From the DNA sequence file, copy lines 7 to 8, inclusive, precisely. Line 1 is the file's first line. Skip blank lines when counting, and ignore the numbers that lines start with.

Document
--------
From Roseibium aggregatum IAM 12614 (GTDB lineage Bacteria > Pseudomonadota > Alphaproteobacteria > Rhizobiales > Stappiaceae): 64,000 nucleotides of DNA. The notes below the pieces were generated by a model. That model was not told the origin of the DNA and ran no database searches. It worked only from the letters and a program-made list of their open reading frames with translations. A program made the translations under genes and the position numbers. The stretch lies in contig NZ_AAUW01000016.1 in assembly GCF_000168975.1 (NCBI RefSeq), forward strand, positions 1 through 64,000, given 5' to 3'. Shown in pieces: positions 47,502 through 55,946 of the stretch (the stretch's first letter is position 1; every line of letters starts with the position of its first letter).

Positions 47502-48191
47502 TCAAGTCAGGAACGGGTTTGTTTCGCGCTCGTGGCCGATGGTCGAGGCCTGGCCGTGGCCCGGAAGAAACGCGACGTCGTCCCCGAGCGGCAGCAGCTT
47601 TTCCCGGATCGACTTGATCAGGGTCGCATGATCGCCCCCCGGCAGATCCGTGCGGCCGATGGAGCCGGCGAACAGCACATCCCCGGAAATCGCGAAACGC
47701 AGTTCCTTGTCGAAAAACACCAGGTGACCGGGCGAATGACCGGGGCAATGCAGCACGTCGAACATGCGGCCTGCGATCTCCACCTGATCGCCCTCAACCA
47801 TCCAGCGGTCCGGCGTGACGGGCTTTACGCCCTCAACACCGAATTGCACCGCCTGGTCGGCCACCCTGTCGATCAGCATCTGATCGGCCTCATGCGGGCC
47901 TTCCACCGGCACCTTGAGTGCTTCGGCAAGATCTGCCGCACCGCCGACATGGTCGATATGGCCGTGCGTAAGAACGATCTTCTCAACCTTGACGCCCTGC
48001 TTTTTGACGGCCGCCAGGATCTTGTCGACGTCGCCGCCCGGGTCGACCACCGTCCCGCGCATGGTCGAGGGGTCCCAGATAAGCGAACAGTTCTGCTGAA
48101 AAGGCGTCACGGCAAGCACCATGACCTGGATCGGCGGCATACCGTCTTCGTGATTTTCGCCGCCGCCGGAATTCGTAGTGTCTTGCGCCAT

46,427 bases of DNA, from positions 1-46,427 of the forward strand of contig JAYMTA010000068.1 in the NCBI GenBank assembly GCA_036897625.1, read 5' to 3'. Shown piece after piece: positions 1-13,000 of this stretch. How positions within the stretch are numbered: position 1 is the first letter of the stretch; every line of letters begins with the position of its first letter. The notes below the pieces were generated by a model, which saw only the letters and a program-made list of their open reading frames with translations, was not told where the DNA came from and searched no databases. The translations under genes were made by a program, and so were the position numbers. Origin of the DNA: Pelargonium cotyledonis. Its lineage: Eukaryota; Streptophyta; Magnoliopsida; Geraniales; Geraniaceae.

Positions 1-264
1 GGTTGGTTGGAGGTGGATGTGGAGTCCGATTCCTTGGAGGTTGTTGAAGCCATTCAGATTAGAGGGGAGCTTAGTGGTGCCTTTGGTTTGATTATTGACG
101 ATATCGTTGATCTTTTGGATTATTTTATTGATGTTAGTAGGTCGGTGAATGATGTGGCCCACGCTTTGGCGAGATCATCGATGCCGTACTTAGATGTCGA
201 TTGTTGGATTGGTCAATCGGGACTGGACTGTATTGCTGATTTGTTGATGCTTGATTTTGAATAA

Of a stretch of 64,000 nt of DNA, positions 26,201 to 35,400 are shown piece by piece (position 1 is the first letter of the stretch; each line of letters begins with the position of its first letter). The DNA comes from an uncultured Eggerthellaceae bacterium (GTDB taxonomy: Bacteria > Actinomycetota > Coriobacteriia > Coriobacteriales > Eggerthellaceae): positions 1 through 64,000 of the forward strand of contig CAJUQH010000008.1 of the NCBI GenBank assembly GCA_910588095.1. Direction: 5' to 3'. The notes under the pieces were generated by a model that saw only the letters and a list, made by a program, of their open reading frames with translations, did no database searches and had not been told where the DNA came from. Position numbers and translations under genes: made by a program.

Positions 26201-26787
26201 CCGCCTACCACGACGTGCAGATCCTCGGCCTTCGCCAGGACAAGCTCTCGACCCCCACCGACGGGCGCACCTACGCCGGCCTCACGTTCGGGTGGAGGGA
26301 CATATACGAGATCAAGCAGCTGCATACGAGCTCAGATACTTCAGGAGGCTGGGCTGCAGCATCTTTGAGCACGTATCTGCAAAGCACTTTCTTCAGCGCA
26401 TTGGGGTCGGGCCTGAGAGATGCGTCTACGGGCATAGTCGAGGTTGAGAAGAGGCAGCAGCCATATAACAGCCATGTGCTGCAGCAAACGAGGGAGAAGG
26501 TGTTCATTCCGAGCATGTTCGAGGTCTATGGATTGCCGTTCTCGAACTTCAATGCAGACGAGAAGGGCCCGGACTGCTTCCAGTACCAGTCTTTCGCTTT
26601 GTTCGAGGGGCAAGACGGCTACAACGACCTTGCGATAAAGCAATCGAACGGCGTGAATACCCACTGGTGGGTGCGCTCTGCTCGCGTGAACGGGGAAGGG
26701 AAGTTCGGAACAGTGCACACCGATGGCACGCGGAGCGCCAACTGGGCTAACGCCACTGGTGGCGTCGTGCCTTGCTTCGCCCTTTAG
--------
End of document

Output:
47901 TTCCACCGGCACCTTGAGTGCTTCGGCAAGATCTGCCGCACCGCCGACATGGTCGATATGGCCGTGCGTAAGAACGATCTTCTCAACCTTGACGCCCTGC
48001 TTTTTGACGGCCGCCAGGATCTTGTCGACGTCGCCGCCCGGGTCGACCACCGTCCCGCGCATGGTCGAGGGGTCCCAGATAAGCGAACAGTTCTGCTGAA